You will be sharing these papers with class members and the lecturer for feedback and discussion. We encourage several of you to write on the same topic.
2) FOUR short essays (5-6 pages):
These essays will represent your thoughts about and reactions to each of the 4 units or sections of the course (see the roman numerals in the course outline).
The final essay will provide the background and starting point for a class discussion near the end of the term. You will also be responsible for pulling together some readings to go along with that discussion.
3) THREE to FIVE questions:
These questions should reflect a thoughtful reading of the day’s materials. We will use them to shape our discussion. Your questions will be judged on quality, not quantity. Some may be specific to certain readings, others might represent a broader sweep of all of the selections. These questions are due at the beginning of each non-faculty lecture class for which you do not have an essay due.
4) TWO class facilitations: We thought we’d give you a trial “run” early in the term. Starting in late September, each of you will be responsible for the first 10 15 minutes of class. That’s enough time for us to discuss the implications of a newspaper article, a current event, an editorial, or something else related to the class. Whatever you do, you should have some way of getting everyone else up to speed about your topic. Later in the term, as a small team, you will facilitate a discussion of your last short essay.
HUMAN VALUES AND THE ENVIRONMENT: OUTLINE
I. Some of the paradoxes and dilemmas
B. Why? The nature of the beast: some perspectives on humans
II. The role of culture
A. Culture as the problem
B. Culture as a solution
III. Values we can live with
A. Identifying sustainable values
B. Expressing those values in decisions
C. Some examples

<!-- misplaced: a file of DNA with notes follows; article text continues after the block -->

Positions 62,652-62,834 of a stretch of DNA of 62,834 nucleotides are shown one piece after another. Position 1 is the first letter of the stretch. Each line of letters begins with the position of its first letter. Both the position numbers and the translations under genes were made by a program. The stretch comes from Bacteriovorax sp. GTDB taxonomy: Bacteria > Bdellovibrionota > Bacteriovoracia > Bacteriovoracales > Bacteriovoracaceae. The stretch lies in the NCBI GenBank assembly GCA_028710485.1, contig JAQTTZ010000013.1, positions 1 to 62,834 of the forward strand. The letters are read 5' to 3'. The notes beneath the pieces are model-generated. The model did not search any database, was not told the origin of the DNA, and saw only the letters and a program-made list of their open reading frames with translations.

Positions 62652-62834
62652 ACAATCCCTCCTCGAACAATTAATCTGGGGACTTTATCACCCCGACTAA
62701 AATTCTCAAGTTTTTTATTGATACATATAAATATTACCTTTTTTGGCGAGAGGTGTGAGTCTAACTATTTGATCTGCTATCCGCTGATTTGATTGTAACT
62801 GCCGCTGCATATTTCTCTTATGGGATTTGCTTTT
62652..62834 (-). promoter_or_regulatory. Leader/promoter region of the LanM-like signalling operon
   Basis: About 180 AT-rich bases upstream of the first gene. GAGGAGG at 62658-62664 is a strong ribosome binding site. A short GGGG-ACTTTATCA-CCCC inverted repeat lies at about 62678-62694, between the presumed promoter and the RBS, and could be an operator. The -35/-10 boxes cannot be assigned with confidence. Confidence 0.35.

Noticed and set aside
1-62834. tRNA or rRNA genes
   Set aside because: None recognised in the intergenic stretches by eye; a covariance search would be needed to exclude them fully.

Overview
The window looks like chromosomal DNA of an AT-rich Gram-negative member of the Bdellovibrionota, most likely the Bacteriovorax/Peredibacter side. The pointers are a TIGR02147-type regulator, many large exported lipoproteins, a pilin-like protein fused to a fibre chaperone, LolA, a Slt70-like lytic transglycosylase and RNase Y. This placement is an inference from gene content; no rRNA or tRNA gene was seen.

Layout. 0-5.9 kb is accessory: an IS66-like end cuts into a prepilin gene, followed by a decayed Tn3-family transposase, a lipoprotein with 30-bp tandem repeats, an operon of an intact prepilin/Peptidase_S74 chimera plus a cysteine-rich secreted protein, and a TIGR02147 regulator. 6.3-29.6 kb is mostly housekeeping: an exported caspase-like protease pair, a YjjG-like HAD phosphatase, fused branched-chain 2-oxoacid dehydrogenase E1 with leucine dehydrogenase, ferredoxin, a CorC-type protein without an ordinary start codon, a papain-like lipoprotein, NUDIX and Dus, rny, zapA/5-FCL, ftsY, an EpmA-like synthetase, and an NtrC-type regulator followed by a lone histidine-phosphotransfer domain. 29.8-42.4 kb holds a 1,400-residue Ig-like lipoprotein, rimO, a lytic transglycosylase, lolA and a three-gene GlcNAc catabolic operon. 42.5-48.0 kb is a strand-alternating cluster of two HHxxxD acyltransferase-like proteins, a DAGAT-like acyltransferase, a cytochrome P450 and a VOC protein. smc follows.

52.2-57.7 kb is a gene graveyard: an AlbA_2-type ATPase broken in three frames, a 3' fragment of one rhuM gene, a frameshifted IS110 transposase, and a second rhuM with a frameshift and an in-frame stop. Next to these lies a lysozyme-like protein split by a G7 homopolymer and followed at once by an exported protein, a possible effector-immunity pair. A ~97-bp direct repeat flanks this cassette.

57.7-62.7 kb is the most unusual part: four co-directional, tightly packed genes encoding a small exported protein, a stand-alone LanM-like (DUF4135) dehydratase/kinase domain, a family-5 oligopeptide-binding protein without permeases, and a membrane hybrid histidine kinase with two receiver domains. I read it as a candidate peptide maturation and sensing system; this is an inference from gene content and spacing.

IV. How do we get there from here?
A. Revisiting the paradoxes: What must we remember in thinking about alternatives?
B. What IS working in our culture?
C. Steps towards sustainability
READINGS WEEK BY WEEK
WEEK 1: INTRODUCTION
Sept 9: Red tape, introductions
WEEK 2: SOME OF THE PARADOXES and DILEMMAS
Sept. 14: Faculty Seminar: JCG Walker
Readings: McElroy, JJ. (1988) Words that work. PAS Memo. April: 1-4. Orr, D. (1992) What is education for? Earth.Etliics. 3(3):I-5.
Sept. 16: Examples
Readings.- Bennett, G. (1992) Dilemmas. London: Earthscan. pp. xi-12 (UR) Lear, N. (1993) Americans are losing sight of the big picture. AA News. July 2: A8.
Odum, E. (1992) Earth stewardship. Earth Ethics. 3(3):11-12.
Koshland, D. (1988) For Whom the Bell Tolls. Science. Sep 16:1405.
Orr, D. (1992) Ecological Literacy, Chptr. 1 and 2 ($$)
WEEK 3: SOME OF THE PARADOXES and DILEMMAS
Sept. 21: Examples (cont)
Readings: Overbye, D. (1989) Fear in a handful of numbers. Time. Oct 9:119-200.
Lohmann, L. (1991) Dismal green science. The Ecologist 21(5):194-5.
Maser, C. (1992) Global Imperative. Stillpoint: Walpole, NH, pp. 59-99 (UR).
Mander, J. (1991) In the absence of the sacred. Sierra: San Francisco, pp. 11 -36 (UR)
Sept. 23: Why? The nature of the beast: some perspectives on humans
Readings: Cantril, H. (1982) The Human Design, in Kaplan, S. & Kaplan, R. Humanscape, Ulrich: Ann Arbor, pp. 94-102.
Allman, W.F. (1985) Staying alive in the 20th century. Science85, Oct:31-41.
Pfeiffer, J. (1981) Silliness and Survival. Science8l: 36-37.
Midgley, M. (1978) Beast and Man. Cornell: Ithaca, pp. 285-317.
WEEK 4: THE ROLE OF CULTURE
Sept. 28: Faculty Seminar — J. Knott
Sept. 30: Culture as the problem
Readings: Durning, A. (1991) How Much, is Enough?, chptrs. 1-7
Kansas, D. 1993. But they smile when…… Wall Street Journal June 23: B 1.
WEEK 5: THE ROLE OF CULTURE
Oct. 5: Culture as the problem
Readings: Coleman, D. (1991) Experts are treating television… AANews, Oct. 16.
Rosenberg, H. (1991) Just say no. AA News, June 7.
MacNeil, R. (1987) Is television shortening our attention span? Phi Kappa Journal. Fall: 21-23.
Wiowode, L. (1992) Television: the cyclops that eats books. Imprimis 21(2):I-3.
Easton, NJ. (1993) Pop culture skips niceties…. AANews, Feb. 9.